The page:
A lot, apparently.
In his Photography After Frank , most of Gefter’s essays are complementary profiles of a variety of photographers, some famous, some not so much. But, when it comes to his review of Leibovitz’s own book, A Photographer’s Life, the accolades disappear.
Actually, I’m kind of on Gefter’s side. I’ve always been ambivalent about Leibovitz. I feel the same way about her that I do about most National Geographic photography. In fact, I consider them both in the same genre: illustrations not reportage and not documentary photographs. Technically perfect and strongly graphic, but too often interchangeable and a bit generic. In some ways, perfect for an era in which much of our culture is defined by pre-fabricated and essentially interchangeable pop stars. It’s no coincidence that after more than 40 years, Leibovitz has become the iconic photographer of a continuous, constantly new – yet unchanging – line of celebrities.
I’m, of course, betraying my own bias. Liebovitz is a post-documentarian, just as the National Geographic is post-photojournalism. I admit I prefer old fashioned (or even new-fashioned) images that seek to capture the world as it is or as the photographer interprets it to be.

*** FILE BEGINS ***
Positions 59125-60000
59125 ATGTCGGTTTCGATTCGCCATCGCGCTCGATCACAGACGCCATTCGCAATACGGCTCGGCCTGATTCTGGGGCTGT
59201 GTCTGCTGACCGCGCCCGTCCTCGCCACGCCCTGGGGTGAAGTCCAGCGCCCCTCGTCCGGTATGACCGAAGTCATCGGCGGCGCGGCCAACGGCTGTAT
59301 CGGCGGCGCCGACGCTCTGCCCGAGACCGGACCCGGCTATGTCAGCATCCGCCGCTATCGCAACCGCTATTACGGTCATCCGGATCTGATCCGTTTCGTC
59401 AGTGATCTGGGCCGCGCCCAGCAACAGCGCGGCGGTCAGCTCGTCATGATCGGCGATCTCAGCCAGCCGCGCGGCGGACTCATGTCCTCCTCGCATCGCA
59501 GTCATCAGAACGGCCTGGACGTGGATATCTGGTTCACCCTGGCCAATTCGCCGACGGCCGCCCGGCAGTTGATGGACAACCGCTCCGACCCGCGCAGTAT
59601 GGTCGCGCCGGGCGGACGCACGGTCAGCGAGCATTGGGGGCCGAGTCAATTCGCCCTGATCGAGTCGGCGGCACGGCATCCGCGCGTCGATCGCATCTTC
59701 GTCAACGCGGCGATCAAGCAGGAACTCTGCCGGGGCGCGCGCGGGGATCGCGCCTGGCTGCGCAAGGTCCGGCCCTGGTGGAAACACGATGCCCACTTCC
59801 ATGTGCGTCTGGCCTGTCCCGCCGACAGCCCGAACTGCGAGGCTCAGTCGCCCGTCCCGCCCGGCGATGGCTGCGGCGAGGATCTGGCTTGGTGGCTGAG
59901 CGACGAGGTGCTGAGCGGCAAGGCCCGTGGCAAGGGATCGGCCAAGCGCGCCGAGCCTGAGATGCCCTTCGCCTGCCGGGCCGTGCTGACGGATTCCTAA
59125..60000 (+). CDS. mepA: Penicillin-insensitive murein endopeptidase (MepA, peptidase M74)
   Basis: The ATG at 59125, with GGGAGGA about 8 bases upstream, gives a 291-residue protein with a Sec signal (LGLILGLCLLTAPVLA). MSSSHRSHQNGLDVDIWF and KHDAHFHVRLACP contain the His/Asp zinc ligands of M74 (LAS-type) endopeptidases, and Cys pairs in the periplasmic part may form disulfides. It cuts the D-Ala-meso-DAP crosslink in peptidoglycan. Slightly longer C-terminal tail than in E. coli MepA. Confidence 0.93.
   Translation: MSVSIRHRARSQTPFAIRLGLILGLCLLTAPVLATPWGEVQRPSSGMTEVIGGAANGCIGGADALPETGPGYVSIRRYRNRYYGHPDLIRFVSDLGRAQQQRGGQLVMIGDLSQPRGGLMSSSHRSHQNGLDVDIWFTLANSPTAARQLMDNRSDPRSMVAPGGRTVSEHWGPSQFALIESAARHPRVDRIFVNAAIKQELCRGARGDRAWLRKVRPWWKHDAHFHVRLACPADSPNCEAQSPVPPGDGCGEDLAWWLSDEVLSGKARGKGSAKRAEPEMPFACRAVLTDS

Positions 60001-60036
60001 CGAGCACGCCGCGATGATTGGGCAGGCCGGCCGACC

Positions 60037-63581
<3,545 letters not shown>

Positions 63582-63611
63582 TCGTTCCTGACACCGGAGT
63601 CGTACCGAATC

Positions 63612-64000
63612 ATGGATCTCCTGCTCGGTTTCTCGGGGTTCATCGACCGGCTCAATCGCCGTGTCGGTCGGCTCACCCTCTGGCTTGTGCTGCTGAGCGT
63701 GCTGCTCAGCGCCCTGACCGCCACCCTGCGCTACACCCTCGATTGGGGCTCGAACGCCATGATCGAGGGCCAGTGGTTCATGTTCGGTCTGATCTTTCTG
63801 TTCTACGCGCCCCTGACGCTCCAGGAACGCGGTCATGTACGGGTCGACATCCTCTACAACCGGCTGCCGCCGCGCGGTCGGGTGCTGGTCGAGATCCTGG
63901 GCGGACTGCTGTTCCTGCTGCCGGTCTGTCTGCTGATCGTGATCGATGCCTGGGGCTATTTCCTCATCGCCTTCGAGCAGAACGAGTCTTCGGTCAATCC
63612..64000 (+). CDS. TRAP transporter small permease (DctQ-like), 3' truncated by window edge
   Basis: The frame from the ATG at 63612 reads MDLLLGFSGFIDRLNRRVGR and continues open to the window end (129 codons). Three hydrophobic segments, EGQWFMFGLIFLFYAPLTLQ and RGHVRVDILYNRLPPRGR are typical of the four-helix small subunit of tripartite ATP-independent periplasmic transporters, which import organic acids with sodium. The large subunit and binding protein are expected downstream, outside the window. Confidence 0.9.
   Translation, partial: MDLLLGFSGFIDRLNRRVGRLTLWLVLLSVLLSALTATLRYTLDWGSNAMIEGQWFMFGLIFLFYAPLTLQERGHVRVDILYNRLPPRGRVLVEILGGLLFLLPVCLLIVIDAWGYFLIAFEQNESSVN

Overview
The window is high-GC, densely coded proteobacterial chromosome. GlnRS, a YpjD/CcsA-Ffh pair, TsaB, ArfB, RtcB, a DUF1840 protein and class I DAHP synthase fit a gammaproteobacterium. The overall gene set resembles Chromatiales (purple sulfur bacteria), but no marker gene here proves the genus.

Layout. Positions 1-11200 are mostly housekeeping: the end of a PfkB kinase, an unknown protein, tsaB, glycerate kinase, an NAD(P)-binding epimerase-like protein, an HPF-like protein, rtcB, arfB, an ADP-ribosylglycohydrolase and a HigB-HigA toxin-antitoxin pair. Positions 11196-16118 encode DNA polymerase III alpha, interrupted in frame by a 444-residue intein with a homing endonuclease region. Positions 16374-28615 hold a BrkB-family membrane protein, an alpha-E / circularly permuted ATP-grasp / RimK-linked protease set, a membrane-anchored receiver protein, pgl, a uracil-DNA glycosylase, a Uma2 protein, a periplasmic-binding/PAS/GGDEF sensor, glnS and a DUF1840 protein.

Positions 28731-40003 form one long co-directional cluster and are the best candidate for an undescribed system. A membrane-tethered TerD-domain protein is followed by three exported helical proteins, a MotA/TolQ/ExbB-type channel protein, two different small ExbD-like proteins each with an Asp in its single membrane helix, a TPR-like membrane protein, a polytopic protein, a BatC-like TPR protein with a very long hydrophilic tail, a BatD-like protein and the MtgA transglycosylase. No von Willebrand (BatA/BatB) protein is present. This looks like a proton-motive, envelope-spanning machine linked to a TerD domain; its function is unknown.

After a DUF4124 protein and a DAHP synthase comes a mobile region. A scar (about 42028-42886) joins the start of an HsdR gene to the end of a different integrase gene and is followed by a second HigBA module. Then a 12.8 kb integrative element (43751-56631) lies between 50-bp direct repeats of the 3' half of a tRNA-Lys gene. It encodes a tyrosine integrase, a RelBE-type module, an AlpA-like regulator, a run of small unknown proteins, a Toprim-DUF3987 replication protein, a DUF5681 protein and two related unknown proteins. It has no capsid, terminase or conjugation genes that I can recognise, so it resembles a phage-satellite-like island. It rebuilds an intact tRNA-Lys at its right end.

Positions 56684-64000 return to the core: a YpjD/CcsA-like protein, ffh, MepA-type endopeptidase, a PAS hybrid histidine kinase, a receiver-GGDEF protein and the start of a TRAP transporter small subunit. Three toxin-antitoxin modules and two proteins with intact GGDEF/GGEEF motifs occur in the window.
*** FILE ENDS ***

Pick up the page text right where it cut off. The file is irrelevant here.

Liebovitz, for the most part, creates fantasies. Not fantastic, Jerry Uelsmann fantasies that reveal our secret fears and desires. Not amusing or sad little Duane Michals fantasies. Not even bizarre William Mortensen fantasies. But glossy, idealized, technically perfect fantasies. Fantasies that are frequently collaborations between her and her subjects that seldom reveal much about the individual and even less about the photographer.
Her craftsmanship can be flawless. She’s talented and makes striking and entertaining pictures. But, I think I agree with Gefter that Liebovitz’s portraits, are too often “staged, clever, and unrevealing.”
There are exceptions, of course, and I think that if one Liebovitz image stands the test of time, it’s probably that of John Lennon and Yoko Ono taken just hours before his death. It may be no less staged or clever than other Liebovitz pictures, but there is no denying that it is revealing – speaking volumes about the relationship between Lennon and Ono.
I admit there’s a part of me that feels about Liebovitz the same way I feel about Ansel Adams. There’s no denying the talent, but on a scale of one to ten, I can’t shake the feeling that it’s their marketing that deserves a twelve.